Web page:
Note: the rub can easily be adjusted to be just as spicy or mild as you like by reducing or increasing certain key ingredients. I have some notes in the recipe on how to do this and/or I can help via email at your request once you order.

Preparing the Shrimp for Smoking

This recipe is so simple you might wonder why I haven't written about it before and that simply because I had never documented the process which is what is required in order for me to tell you how to do it. It is extremely easy and after marinating them, I simply melted a stick (1/4 lb) of butter and poured it into the bottom of a 9 x 13 disposable pan. I then laid the shrimp neatly into rows overlapping them just a little on top of the tails.

Butter into pan Shrimp into pan

Getting the Smoker Ready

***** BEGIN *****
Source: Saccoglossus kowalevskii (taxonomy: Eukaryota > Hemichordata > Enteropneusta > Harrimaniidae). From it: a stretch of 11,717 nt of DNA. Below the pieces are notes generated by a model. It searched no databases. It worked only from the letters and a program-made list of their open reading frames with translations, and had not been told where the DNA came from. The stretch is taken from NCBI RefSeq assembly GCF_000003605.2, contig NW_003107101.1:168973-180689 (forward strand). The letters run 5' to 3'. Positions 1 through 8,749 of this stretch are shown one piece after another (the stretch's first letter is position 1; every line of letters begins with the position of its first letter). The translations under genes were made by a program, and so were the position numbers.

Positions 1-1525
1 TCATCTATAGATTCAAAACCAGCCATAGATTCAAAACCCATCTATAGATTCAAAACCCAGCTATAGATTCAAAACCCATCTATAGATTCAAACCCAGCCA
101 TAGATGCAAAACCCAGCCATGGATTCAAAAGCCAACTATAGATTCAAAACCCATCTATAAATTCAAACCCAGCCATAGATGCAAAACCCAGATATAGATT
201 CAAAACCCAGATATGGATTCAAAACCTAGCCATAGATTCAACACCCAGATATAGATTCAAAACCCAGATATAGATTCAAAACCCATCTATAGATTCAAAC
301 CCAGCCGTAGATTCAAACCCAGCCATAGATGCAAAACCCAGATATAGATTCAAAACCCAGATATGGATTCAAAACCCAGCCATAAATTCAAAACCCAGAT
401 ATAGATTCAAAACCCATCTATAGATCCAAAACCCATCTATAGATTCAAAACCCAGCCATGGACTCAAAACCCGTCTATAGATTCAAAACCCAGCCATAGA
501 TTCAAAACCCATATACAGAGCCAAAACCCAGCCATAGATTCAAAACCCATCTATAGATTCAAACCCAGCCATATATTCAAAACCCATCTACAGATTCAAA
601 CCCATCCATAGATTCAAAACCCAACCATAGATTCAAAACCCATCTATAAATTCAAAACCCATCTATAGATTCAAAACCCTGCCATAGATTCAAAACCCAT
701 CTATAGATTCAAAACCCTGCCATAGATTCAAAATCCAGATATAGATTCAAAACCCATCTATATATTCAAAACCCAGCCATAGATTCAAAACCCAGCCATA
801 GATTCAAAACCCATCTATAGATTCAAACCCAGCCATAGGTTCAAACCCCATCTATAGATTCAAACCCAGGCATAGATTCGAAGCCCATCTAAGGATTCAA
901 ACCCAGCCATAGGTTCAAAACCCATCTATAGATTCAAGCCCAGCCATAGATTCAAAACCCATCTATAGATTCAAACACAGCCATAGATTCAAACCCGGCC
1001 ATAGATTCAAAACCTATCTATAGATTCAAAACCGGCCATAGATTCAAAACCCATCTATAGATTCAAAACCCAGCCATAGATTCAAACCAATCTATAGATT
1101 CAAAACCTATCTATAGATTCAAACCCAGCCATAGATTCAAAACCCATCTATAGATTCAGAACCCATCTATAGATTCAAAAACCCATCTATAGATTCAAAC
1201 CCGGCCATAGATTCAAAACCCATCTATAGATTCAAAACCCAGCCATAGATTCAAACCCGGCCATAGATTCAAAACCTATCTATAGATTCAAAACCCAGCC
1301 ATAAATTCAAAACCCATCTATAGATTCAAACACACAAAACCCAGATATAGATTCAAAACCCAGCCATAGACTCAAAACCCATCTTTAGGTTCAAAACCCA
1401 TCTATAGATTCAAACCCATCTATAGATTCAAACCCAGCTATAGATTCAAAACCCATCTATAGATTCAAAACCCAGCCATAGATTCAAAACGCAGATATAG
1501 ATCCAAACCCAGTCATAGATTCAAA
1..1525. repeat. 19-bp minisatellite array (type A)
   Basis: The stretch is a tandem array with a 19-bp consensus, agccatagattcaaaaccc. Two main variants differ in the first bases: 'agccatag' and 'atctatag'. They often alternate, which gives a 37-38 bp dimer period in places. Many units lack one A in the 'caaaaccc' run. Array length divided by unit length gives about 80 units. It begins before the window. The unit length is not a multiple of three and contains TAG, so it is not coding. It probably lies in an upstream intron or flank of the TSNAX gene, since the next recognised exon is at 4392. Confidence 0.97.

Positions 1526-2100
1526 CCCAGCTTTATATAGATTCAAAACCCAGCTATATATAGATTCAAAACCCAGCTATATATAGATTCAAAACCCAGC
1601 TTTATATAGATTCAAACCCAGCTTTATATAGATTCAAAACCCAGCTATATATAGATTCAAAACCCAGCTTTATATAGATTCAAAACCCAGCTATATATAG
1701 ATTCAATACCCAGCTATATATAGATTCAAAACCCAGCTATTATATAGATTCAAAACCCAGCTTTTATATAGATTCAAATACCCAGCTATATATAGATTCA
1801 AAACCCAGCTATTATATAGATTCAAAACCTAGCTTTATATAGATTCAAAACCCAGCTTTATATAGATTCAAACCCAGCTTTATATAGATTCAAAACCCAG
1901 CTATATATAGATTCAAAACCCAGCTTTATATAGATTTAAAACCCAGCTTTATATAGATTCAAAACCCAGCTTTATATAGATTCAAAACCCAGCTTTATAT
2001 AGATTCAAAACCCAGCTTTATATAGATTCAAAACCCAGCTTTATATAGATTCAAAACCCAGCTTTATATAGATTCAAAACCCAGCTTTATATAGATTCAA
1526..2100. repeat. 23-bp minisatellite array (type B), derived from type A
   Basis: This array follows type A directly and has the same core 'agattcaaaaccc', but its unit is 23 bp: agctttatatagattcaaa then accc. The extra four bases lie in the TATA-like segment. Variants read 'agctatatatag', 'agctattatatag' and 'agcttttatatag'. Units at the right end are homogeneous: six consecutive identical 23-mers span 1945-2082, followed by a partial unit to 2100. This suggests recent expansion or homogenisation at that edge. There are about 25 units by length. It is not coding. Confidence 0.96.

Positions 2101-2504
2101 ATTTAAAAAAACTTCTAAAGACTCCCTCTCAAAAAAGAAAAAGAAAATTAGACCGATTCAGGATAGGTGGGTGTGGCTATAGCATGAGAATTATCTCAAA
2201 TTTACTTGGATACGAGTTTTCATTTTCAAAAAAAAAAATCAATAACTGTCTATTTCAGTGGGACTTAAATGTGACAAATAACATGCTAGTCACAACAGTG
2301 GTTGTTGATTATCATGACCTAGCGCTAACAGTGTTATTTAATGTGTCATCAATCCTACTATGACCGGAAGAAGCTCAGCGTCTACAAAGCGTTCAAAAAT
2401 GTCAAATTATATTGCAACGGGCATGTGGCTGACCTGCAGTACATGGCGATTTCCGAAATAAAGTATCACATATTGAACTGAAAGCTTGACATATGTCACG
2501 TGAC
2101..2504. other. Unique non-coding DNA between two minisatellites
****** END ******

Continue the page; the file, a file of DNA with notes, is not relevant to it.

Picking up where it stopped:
As you may have noticed in my most recent articles, I have been using my propane smoker a lot and that is no coincidence. We have had over a month of 100-114 degree days with no rain and having any kind of open fire is very dangerous due to the dryness of everything.

Propane or electric is my only option right now and I have even had to be extremely careful with that. Fortunately this Great Outdoors Smoky Mountain of mine does a great job and everything has worked out like a charm.

Getting this smoker ready consists merely of turning on the propane, filling the water pan with cold water, lighting the burner for preheating, and filling the chip box with dry wood chips or chunks and setting it aside.

Note: I like to wait until about 5 minutes before adding the meat to place the chips/chunks in the smoker. This allows me to get the meat into the smoker and get some pictures if needed before the smoke starts flowing too heavy.

In the gas smoker, I leave the knob set on HIGH until I put the shrimp into the smoker since I need to get the chips/chunks going quickly. Once I place the shrimp in, I watch for smoke then turn it down to a more medium setting to maintain my goal temperature.

Smoking the Shrimp